But, I am a bit confused, this guides signs vmlinuz, but not a single
Don´t the kernel modules need to be signed as well?
Or is there some magic that applies the vmlinuz signature automatically
to all modules?!
Last, there is a UEFI boot entry "opensuse-trusted" (or similar), I
guess this is meant to use with secure boot / shim?
On 29/03/17 07:04 AM, Malte Gell wrote:
> But, I am a bit confused, this guides signs vmlinuz, but not a single
> Don´t the kernel modules need to be signed as well?
> Or is there some magic that applies the vmlinuz signature automatically
> to all modules?!
Personally I think that an signed boot is meaningless,
Without, that is, an encrypted root, swap, home and all other data.
Encrypt your drive and be done with it.
Why do I think that a signed boot is meaningless?
Well if I have access to your machine for more than a trivial amount to time I
can be off with it or off with its hard drive or an image of the drive.
I don't have to be an uber-hacker to do any of that.
Once I have your drive I can mount it on another machine, and at that point I'm
not going to be after your kernel or modules when I can get at your data.
If its a laptop, well, there are uncounted stories of laptops being stolen.
And the moment you get off a plane a ship or in many cases cross a
jurisdictional boundary your laptop may be subject to inspection and perhaps
imaging. That's not a situation which is getting any easier for travellers.
I've been fortunate in that no place I've worked has had a break-in where the
thief simply took the desktops or the drives from the desktop, but I've read of
that happening. However one of my clients had a contractor that did not
adequately sanitize the drives of EOL desktops that were being disposed of.
This seems common; the discards that I find stacked in the Closet of Anxieties
don't have wiped hard drives, but at least they haven't left the premises.
I would strongly advocate encrypting the hard drive.
Encrypted/protected boot or simply encrypted root is not adequate.
Yes, its nice to protect the /etc/passwd with additional layers, but how
meaningful is it? There are much more effective ways of getting passwords (or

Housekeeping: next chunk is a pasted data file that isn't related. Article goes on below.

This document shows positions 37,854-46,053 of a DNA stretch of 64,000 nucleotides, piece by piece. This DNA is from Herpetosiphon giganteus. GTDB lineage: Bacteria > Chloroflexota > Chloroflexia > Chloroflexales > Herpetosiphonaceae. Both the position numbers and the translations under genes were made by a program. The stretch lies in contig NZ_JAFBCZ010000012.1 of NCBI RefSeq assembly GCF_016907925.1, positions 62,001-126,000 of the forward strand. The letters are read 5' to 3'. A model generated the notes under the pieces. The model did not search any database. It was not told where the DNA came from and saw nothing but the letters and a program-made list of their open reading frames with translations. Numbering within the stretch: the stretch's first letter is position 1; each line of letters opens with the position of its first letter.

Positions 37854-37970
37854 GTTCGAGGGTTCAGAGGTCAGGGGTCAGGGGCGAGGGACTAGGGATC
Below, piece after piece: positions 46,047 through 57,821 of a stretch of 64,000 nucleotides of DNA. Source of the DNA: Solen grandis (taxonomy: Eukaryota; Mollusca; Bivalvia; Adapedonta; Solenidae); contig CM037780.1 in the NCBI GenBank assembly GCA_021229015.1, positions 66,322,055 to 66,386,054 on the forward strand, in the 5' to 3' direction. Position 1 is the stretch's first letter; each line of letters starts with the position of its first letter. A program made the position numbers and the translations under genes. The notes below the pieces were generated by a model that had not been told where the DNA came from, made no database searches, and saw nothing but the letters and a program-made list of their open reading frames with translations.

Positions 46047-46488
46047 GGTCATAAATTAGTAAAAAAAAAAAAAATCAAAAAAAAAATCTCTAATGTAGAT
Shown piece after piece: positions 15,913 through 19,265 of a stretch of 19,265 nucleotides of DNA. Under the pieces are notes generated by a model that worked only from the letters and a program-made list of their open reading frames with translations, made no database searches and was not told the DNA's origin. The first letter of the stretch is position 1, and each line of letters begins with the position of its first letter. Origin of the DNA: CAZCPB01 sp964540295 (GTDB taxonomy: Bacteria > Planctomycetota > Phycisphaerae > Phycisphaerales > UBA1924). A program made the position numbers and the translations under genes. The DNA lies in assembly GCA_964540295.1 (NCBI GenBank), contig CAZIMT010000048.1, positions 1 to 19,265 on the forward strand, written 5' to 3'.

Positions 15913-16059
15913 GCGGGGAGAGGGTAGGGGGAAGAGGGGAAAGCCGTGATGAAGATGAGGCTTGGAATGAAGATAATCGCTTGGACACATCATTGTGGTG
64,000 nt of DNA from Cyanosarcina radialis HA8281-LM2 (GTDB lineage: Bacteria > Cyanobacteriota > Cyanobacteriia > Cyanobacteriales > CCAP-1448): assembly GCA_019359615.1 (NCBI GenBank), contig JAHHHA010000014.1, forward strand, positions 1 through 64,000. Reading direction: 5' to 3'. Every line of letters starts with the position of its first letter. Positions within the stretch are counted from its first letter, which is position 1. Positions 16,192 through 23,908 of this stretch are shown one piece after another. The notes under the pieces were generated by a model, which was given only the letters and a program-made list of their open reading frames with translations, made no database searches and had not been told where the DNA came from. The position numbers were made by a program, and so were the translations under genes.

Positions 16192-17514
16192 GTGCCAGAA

bypassing access controls) than attacking a Linux /etc/passwd file.
What counts is DATA. Protect your web site data, especially when the web site
is active :-) Protect your user's data under /home. Protect your databases.
Look, if you are really concerned you should have each user's $HOME in a
separate container that is unlocked and mounted when and only when they are
logged in by using an appropriate PAM module and their own cryptographic signature.
Stop and think about it; do a proper risk analysis. Consider where your really
valuable resources are. Consider your actual vulnerabilities and rate them.
There's the old story about the drunk looking for his lost keys under the lap
post because the light is better there, never mind that he lost his keys
somewhere else. sadly, too much of 'protection' is like that. What actual
protection does a 'secure boot' bring when compared to, say, an encrypted drive,
and how complex are each to implement?
The first method for estimating the intelligence of a ruler is to look at the
men he has around him.
To unsubscribe, e-mail: [hidden email] To contact the owner, e-mail: [hidden email]
Am 29.03.2017 um 18:14 schrieb [hidden email]:
> On Wed, Mar 29, 2017 at 01:04:46PM +0200, Malte Gell wrote:
>> to bring pain to a new level I play with secure boot and want to get a
>> custom kernel run with secure boot. I read the SUSE how to from there:
>> https://en.opensuse.org/openSUSE:UEFI#Booting_a_custom_kernel >>
>> But, I am a bit confused, this guides signs vmlinuz, but not a single
>> Don´t the kernel modules need to be signed as well?
> For openSUSE kernels module loading is not restricted (for SLES it is)
Ok. I think this is no problem, there still is MODULE_SIG_FORCE to care
for signed modules.
And, do I understand correctly, MokManager.efi is signed with the
Microsoft KEK and writes my user key into the UEFI db key store? Thus,
MokManager.efi is a way to get user keys into UEFI db?
> (snip) What actual
> protection does a 'secure boot' bring when compared to, say, an encrypted drive,
> and how complex are each to implement?
I do not disagree with any point you made ;-) Luks and encfs are tools I
use each day.
Oh, I´d also consider to encrypt /tmp and /var.
Secure boot in the first place is a play field for me to learn about it.
But, do not underestimate it. A remote attacker could very well be able
to reboot your machine with his own malicious kernel, if he gains the
necessary rights he does not need to sit in front of your machine. Ok,
before doing that, he has tried many other things before. Inhibiting
loading malicious kernel modules may be much more important and can be
done without secure boot.
And secure boot has one interesting feature, it can store a list of
hashes in its db key store. This way you can ensure certain important
apps have not been tampered with, not only boot loaders. I think this
feature is even more interesting than signing boot loaders.
Imagine, you protect important system apps or files with hashes that are
stored in your system hardware, an attacker will have a hard time to
replace them with malicious code. This feature sound very very
interesting to me.
Am 30.03.2017 um 15:48 schrieb [hidden email]:
> On Wed, Mar 29, 2017 at 09:19:42PM +0200, Malte Gell wrote:
>> And, do I understand correctly, MokManager.efi is signed with the
>> Microsoft KEK and writes my user key into the UEFI db key store? Thus,
>> MokManager.efi is a way to get user keys into UEFI db?
> yes, with MokManager you can enroll your own keys
Oh, is MokManager able to enroll new PK and KEK keys?
That would be awesome, some mainboards have no EFI GUI for doing that
and my Asrock only has a broken test PK..... :-(